At least 35 people have died and 90 more were injured after a series of attacks in Burkina Faso, believed to have been conducted by Islamic extremists.
Seven soldiers were killed in the country's capital Ouagadougou after gunmen opened fire on the French embassy and army headquarters.
Eight of the militants were killed during the attacks in the former French colony and several other people were wounded among the security forces.
It is feared the death toll could rise and five emergency centres have been set up to treat the high number of casualties.
It is not clear how many militants were involved in the violence, which was called a terrorist attack by Jean Bosco Kienou, director general of Burkina Faso's police, and French prime minister Edouard Philippe.
No one has claimed responsibility for the attack, during which gunfire and explosions could be heard for hours. Workers fled offices near the site of the violence, and helicopters were seen above the embassy.
Witnesses at the state television offices that face the embassy said five attackers arrived in a pickup truck and started shooting after shouting: "Allahu Akhbar." They then set fire to the truck and continued shooting.
The area also houses other embassies, the prime minister's office and United Nations premises.
Across central Ouagadougou to the west, heavy smoke rose from the army joint chief of staff's office, where witnesses reported loud explosions.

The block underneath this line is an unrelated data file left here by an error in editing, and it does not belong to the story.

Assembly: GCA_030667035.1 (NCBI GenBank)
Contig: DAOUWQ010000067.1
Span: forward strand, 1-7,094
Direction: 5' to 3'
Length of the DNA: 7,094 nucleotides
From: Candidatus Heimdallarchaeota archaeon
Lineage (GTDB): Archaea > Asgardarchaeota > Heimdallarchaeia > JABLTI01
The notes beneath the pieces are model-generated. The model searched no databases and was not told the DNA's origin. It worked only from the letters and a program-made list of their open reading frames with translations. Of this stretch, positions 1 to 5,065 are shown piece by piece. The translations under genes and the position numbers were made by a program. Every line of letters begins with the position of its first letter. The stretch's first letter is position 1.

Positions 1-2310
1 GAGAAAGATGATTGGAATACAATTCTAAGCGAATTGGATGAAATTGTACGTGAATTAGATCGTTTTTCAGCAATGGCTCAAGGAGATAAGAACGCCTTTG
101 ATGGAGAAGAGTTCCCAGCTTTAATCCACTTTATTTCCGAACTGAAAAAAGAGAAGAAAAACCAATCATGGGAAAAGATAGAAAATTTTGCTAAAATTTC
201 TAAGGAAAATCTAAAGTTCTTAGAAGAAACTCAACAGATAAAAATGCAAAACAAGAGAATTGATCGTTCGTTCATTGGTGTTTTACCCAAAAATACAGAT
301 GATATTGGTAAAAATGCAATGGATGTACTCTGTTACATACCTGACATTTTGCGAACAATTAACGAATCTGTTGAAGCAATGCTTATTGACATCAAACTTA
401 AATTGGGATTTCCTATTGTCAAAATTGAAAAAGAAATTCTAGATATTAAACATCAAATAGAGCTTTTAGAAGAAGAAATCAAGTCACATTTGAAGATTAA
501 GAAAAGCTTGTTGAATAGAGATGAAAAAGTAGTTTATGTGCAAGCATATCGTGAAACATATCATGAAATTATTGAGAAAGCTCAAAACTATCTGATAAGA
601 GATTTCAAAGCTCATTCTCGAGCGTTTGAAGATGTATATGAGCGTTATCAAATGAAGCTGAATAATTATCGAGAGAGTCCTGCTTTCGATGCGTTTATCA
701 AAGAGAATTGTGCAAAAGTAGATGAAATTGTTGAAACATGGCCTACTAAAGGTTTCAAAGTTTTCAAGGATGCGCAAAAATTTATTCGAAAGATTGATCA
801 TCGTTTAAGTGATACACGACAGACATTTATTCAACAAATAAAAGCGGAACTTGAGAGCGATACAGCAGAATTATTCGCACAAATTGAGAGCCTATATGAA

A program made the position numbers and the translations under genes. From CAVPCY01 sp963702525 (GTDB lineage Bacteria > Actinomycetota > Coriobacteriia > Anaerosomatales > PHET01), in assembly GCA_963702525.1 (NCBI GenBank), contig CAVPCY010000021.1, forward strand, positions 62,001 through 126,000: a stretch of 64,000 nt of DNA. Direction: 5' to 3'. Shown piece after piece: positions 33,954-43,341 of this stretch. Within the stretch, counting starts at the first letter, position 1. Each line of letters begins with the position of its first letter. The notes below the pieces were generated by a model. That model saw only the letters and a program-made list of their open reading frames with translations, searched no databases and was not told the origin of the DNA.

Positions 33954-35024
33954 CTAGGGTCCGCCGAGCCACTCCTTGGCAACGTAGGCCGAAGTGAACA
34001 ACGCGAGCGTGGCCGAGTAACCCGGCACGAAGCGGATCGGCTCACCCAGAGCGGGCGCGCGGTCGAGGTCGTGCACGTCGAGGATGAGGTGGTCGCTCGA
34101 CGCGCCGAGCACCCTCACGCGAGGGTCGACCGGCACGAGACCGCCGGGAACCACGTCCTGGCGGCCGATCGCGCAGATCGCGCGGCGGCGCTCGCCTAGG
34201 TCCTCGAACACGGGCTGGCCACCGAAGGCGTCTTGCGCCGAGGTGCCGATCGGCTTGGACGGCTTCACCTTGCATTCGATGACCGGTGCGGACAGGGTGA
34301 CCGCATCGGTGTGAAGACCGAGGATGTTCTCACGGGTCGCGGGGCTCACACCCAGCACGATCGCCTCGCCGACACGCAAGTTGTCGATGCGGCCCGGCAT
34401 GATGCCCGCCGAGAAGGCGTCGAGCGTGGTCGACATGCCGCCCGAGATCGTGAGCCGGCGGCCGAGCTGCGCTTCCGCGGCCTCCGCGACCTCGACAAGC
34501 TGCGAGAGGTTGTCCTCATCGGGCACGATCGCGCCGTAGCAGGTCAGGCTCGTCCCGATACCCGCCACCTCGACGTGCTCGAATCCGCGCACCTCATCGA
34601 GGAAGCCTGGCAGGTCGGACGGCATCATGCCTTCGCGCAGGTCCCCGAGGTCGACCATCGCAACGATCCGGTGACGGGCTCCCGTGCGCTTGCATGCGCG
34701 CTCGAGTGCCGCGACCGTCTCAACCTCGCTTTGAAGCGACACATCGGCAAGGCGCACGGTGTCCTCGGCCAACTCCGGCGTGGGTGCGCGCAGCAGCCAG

The assailants there also arrived in a pickup and starting shooting at soldiers, said Moussa Korbeogo, a trader at a nearby market.
"Some of the soldiers ran into a nearby bank to seek shelter. Several were killed outside and inside the premises," he added.
Five of the extremists were killed at the embassy and at least three were killed near the army headquarters, officials said.
French Foreign Minister Jean-Yves Le Drian said Burkina Faso's security forces had been mobilised with the support of the French to "reduce the threat".
Burkina Faso, a landlocked nation in West Africa, is one of the poorest countries in the world. It shares a northern border with Mali, which has long battled Islamic extremists.
Agencies contributed to this report
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